Duty counsel services across canada
Looking for duty counsel services offered by your provincial legal aid plan?
If you need help, find out where to go below.
Charged with a crime and self-represented? In Alberta, you can get legal advice over the phone before your first court appearance. Duty counsel lawyers can explain your situation and your options.
On your court date, if you are at the courthouse, duty counsel lawyers are there on the spot to help both adults and youth.
See: Charged with a crime and no lawyer
Brydges hotline if you are in police custody
The Brydges duty counsel service is available 24 hours a day, 7 days a week. Ask for an interpreter if you need one.
How it works: Tell the police officer that you would like to speak to duty counsel. The officer will call the hotline, and duty counsel will call back to speak with you.
Held in custody
Anyone who’s arrested and denied bail has the right to free legal aid representation at their bail hearing. Duty counsel lawyers are available 16 hours a day, 365 days a year.
See: Justice of the Peace Bail program
Duty counsel are available in provincial courthouses across Alberta. Visit duty counsel on your court date for brief legal advice on issues related to parenting, guardianship, child support, property actions, spousal support, and divorce.
Do you need help dealing with family violence? Legal Aid Alberta can help you get an emergency protection order.
Legal Aid BC can provide legal advice services if you have a criminal or family law matter, including duty counsel services at Provincial Courts across the province, in BC’s 8 Indigenous Courts and at the busiest BC Supreme Courts.
Legal aid lawyers also provide free legal advice via the Family LawLINE. They can help you with things like parenting time, child and spousal support, family agreements, and child protection matters.
Immigration duty counsel is available if you are in detention at the Canada Border Services Agency’s enforcement centre in Vancouver.
Legal Aid Manitoba provides a range of duty counsel and full representation services to eligible low income individuals and groups in the areas of Family, Criminal, Child Protection, Immigration and Refugee, and Public Interest.
In addition, we provide:
- 24-hour Brydges on-call duty counsel services for individuals who are arrested or detained
- Circuit Court Duty Counsel services across the province – Duty Counsel will assist anyone making a first appearance in both criminal and child protection matters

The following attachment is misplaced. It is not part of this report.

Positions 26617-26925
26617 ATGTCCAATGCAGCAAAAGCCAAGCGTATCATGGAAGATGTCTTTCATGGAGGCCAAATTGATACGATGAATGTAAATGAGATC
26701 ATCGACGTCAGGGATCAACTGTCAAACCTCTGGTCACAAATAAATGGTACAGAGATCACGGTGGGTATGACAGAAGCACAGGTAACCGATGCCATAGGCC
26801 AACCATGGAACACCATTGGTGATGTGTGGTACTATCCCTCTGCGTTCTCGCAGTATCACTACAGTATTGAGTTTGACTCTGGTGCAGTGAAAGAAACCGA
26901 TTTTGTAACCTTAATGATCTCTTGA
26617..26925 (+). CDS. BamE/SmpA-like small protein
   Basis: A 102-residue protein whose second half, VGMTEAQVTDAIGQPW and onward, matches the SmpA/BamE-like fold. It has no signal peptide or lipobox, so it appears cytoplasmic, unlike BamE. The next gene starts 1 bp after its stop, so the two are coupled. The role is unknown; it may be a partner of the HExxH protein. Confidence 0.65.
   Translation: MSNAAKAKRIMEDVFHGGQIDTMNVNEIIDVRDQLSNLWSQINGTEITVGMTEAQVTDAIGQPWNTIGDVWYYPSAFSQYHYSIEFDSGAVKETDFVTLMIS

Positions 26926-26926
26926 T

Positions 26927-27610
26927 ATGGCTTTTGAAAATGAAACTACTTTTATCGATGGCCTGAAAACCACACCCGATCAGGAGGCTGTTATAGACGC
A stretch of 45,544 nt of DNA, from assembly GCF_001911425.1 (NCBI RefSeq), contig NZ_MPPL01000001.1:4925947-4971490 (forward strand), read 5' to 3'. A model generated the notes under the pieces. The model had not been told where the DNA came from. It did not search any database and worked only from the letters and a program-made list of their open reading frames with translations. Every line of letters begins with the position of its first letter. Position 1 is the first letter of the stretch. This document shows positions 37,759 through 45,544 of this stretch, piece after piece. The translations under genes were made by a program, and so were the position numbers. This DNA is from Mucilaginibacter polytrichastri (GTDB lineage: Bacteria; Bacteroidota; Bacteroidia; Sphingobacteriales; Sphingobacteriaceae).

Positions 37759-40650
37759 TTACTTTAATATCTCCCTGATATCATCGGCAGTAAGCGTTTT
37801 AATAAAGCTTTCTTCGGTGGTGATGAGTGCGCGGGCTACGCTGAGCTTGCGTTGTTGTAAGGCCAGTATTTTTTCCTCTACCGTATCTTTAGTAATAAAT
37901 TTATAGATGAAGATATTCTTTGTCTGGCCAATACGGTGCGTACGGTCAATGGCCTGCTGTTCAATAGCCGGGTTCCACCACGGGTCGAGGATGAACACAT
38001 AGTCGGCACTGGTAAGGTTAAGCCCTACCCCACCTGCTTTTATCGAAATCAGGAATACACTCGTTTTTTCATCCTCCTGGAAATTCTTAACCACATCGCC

- Consent Guardianship Agreements – assistance with drafting
- Mental Health and Drug Treatment Court – consistent Duty Counsel available in specialty courts
For Residential Tenancies issues such as eviction, health and/or safety issues within a rental unity and tenant and landlord claims over $200.00 the Advocacy Unit Advocates, supervised by a lawyer, can:
- Represent you at a tribunal hearing
- Assist with resolving your matter through mediation
- Provide direction and information
- Prepare you for your hearing
- Investigate and gather evidence in support of your case
The New Brunswick Legal Aid Services Commission can provide you with legal advice for criminal matters, as well as representation by duty counsel at bail hearings and sentencings for individuals who are otherwise without counsel. Duty counsel services are also provided for the following specialized courts: the Mental Health Docket, Mental Health Review Board, Domestic Violence Court, and Elsipogtog Healing to Wellness Court.
Family duty counsel advise unrepresented parties about their legal rights and obligations; review court documents; and attend court with unrepresented parties in certain circumstances (e.g., to request adjournments; obtain consent orders; assist in uncontested hearings regarding custody, access and support)
The NWT Legal Aid Commission provides comprehensive duty counsel services in both criminal and family law matters. In addition, lawyers with the NWT’s Outreach Legal Aid Clinics provide up to 3 hours of legal advice and coaching on civil matters without the need for an application or financial qualification. Clients can be connected with a lawyer in person or by phone, email, or videoconference – which is a great way to bridge the huge distances in the North!
Legal Aid Nova Scotia helps people with a variety of duty counsel services:
- A 24-hour telephone service for adult and youth criminal matters
- Personal attendance duty counsel services for unlawful death matters
- Cells duty counsel services for adult and youth criminal matters
- Non-custodial duty counsel services for criminal matters
- Court-based family summary advice services